Dusty Springfield - A Girl Called Dusty - Review
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critics' view

With this LP, Dusty broke free of the shackles that came with being a singer with the Springfields; her solo debut was built around the music that was in her heart, and her soulful pop vision was laid out very nicely here on this set. She was still a Springfield by name, but the front cover was clear with the statement that she was now “A Girl Called Dusty”.

The album kicks-off with a version of the Shirelles’ “Mama Said” and, although it’s not a patch on the original, it’s decent enough. Straight away I’m thinking she’s got taste. First thrills are found on track 4, as Dusty does a great job on “When the Lovelight Starts Shining Through His Eyes”, which had given the Supremes their first Top 40 success Stateside at the tail end of ’63. Had she been Michigan based, Berry Gordy would have signed her in an instant… she's terrific at this kind of song. Not so good is a version of Kander & Ebbs “My Colouring Book” – step away from the songbook I’m silently pleading. The bounce back is immediate as she tackles Inez and Charlie Foxx’s “Mockingbird” – dare I say it, it’s better than the original.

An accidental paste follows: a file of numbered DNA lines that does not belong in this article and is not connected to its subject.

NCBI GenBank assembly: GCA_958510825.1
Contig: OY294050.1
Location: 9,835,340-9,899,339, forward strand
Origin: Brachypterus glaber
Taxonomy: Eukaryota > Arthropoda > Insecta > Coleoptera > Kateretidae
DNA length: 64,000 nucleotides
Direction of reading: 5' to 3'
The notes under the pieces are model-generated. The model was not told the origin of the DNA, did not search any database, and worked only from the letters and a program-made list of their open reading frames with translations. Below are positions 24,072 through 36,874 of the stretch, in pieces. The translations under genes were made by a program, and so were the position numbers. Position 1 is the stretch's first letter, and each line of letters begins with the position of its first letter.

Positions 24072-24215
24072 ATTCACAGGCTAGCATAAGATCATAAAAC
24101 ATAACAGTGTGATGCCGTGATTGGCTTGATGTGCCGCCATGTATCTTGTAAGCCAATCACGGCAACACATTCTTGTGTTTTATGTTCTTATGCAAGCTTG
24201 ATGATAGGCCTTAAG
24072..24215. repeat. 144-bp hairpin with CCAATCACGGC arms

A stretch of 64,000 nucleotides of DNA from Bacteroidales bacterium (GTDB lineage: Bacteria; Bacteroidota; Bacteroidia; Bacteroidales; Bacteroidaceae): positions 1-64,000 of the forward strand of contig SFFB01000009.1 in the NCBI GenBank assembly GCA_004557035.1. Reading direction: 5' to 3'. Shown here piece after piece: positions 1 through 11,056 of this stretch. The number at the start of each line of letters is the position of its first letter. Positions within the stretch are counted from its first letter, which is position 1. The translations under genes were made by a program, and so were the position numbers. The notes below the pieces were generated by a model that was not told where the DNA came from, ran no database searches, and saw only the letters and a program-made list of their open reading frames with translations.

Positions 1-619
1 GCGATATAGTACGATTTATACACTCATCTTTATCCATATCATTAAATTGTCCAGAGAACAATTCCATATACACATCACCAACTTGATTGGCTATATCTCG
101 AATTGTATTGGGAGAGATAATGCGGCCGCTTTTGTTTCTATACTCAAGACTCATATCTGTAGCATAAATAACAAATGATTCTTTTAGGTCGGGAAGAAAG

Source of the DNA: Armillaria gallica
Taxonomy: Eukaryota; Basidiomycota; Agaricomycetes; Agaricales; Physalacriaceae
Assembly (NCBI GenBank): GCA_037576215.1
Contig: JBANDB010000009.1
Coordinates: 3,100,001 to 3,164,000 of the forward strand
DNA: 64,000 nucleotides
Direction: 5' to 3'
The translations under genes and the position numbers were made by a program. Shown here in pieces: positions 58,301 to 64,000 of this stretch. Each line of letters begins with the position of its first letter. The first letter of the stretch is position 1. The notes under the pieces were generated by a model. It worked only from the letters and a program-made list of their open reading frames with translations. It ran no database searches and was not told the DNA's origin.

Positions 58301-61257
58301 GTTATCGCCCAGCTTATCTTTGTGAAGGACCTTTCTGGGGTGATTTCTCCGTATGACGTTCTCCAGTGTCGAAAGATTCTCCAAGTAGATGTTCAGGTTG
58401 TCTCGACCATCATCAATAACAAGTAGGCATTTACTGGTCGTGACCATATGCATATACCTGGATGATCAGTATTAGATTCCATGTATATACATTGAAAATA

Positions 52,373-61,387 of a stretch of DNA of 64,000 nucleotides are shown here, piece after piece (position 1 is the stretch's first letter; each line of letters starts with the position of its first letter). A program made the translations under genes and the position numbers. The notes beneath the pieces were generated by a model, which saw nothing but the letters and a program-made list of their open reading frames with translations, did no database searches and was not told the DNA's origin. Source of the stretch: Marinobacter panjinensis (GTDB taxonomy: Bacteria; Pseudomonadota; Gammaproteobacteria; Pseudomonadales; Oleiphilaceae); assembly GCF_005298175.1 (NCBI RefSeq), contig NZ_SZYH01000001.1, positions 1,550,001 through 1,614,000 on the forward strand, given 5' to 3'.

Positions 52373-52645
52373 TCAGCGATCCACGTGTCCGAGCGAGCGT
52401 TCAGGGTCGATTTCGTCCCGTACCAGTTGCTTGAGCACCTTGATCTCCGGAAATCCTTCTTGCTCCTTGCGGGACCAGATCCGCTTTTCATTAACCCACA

Flipping the album over, “Twenty Four Hours from Tulsa” proves to be a real show stopper. I’ve always loved Gene Pitney’s song, but Dusty elevates it to another place; she sure could read a song. Taking on Bacharach & David’s “Anyone Who Had A Heart” is a bit of a square undertaking that could never work but, again, redemption is immediate in my eyes as the Shirelles get another big-up courtesy of “Will You Love Me Tomorrow”. The album closes with a snazzy version of Ray Charles’s “Don’t You Know”, as Dusty builds up a performance which ends with a whole load of hollering and screaming, as if a preacher possessed. It sums up the album nicely – she's making the music she wants to make and she’s having a wail of a time : – )

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